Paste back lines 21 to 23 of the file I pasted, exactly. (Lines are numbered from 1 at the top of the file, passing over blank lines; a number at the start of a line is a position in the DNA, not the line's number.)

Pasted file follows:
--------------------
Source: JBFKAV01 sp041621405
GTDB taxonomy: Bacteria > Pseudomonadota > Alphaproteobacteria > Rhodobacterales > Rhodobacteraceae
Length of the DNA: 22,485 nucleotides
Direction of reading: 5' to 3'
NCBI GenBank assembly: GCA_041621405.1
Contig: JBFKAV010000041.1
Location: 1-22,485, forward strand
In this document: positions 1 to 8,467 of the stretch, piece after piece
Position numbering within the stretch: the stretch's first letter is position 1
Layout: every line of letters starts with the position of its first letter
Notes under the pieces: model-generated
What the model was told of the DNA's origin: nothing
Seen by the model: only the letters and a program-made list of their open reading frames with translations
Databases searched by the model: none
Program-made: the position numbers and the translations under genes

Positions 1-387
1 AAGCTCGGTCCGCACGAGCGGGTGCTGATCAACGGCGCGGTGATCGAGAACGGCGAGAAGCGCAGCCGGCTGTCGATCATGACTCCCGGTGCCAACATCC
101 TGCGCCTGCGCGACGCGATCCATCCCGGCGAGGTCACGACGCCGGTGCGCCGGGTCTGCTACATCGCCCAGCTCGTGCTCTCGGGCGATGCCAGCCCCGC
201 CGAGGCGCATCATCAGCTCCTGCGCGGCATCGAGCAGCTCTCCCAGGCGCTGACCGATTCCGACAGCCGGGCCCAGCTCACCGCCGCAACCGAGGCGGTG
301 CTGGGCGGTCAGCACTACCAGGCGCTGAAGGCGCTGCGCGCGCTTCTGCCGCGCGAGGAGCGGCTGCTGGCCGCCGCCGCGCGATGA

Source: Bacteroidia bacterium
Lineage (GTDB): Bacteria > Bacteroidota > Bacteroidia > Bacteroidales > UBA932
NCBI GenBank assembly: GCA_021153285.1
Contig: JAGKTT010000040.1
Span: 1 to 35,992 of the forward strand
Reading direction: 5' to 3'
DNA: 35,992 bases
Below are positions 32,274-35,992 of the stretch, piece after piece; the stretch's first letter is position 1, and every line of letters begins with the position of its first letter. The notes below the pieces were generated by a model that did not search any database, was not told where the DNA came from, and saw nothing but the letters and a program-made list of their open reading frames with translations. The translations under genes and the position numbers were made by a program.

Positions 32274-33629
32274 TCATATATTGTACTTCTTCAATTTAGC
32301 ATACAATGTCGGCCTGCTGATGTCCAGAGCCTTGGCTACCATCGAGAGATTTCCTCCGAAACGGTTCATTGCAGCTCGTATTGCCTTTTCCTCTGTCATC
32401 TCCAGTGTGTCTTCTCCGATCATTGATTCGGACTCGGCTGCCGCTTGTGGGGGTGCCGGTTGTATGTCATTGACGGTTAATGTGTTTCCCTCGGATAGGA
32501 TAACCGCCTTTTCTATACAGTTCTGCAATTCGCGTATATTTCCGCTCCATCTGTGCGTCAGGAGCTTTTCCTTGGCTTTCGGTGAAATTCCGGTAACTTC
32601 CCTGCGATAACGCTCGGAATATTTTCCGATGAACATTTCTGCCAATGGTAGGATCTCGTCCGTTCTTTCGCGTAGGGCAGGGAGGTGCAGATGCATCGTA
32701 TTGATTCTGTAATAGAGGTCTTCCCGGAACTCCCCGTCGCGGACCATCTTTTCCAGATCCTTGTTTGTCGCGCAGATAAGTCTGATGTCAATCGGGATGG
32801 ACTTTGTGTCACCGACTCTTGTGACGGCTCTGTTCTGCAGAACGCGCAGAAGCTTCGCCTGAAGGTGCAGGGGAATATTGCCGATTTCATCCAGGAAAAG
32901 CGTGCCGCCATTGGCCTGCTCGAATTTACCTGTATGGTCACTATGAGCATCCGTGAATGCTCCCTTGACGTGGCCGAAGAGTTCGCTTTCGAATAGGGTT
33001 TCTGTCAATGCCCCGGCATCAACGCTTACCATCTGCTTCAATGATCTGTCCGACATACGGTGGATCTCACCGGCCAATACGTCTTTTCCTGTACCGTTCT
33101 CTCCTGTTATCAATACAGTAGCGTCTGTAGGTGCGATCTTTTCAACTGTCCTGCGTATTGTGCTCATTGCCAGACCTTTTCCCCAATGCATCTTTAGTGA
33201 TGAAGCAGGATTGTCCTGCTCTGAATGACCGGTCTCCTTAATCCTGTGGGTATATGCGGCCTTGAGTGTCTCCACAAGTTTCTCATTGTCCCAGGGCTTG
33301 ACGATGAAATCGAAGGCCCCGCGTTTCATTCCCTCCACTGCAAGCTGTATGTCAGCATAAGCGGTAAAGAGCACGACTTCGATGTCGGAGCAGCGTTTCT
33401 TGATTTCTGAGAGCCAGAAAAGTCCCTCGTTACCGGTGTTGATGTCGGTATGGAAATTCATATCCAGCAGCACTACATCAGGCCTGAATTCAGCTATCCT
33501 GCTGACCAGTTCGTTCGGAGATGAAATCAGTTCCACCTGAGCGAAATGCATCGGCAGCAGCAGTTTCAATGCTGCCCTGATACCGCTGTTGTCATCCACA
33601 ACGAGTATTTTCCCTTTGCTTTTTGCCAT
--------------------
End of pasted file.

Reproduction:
Source: Bacteroidia bacterium
Lineage (GTDB): Bacteria > Bacteroidota > Bacteroidia > Bacteroidales > UBA932
NCBI GenBank assembly: GCA_021153285.1